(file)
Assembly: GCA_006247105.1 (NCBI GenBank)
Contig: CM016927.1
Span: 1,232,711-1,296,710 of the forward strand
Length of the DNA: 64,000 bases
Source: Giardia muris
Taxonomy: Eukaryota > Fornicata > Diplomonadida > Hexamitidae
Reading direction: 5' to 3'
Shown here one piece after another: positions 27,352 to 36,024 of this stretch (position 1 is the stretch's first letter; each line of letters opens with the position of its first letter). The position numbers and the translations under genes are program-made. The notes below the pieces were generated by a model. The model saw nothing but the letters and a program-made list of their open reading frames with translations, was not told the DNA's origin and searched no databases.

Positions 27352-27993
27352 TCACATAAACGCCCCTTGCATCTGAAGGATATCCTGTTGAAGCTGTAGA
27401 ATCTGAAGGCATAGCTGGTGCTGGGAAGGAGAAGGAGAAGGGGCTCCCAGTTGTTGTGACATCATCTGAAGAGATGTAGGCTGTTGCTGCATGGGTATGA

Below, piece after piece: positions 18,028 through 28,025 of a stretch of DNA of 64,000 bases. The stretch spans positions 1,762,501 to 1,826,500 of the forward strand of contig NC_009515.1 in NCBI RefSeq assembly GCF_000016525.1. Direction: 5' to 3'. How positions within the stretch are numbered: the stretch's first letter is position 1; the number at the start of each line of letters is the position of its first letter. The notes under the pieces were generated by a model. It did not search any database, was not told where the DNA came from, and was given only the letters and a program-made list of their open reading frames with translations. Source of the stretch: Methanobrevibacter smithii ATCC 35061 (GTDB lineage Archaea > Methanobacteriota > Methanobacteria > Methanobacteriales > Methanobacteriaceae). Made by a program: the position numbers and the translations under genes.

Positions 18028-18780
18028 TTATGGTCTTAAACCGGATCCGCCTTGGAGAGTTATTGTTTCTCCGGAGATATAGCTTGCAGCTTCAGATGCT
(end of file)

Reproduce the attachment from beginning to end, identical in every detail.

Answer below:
Assembly: GCA_006247105.1 (NCBI GenBank)
Contig: CM016927.1
Span: 1,232,711-1,296,710 of the forward strand
Length of the DNA: 64,000 bases
Source: Giardia muris
Taxonomy: Eukaryota > Fornicata > Diplomonadida > Hexamitidae
Reading direction: 5' to 3'
Shown here one piece after another: positions 27,352 to 36,024 of this stretch (position 1 is the stretch's first letter; each line of letters opens with the position of its first letter). The position numbers and the translations under genes are program-made. The notes below the pieces were generated by a model. The model saw nothing but the letters and a program-made list of their open reading frames with translations, was not told the DNA's origin and searched no databases.

Positions 27352-27993
27352 TCACATAAACGCCCCTTGCATCTGAAGGATATCCTGTTGAAGCTGTAGA
27401 ATCTGAAGGCATAGCTGGTGCTGGGAAGGAGAAGGAGAAGGGGCTCCCAGTTGTTGTGACATCATCTGAAGAGATGTAGGCTGTTGCTGCATGGGTATGA

Below, piece after piece: positions 18,028 through 28,025 of a stretch of DNA of 64,000 bases. The stretch spans positions 1,762,501 to 1,826,500 of the forward strand of contig NC_009515.1 in NCBI RefSeq assembly GCF_000016525.1. Direction: 5' to 3'. How positions within the stretch are numbered: the stretch's first letter is position 1; the number at the start of each line of letters is the position of its first letter. The notes under the pieces were generated by a model. It did not search any database, was not told where the DNA came from, and was given only the letters and a program-made list of their open reading frames with translations. Source of the stretch: Methanobrevibacter smithii ATCC 35061 (GTDB lineage Archaea > Methanobacteriota > Methanobacteria > Methanobacteriales > Methanobacteriaceae). Made by a program: the position numbers and the translations under genes.

Positions 18028-18780
18028 TTATGGTCTTAAACCGGATCCGCCTTGGAGAGTTATTGTTTCTCCGGAGATATAGCTTGCAGCTTCAGATGCT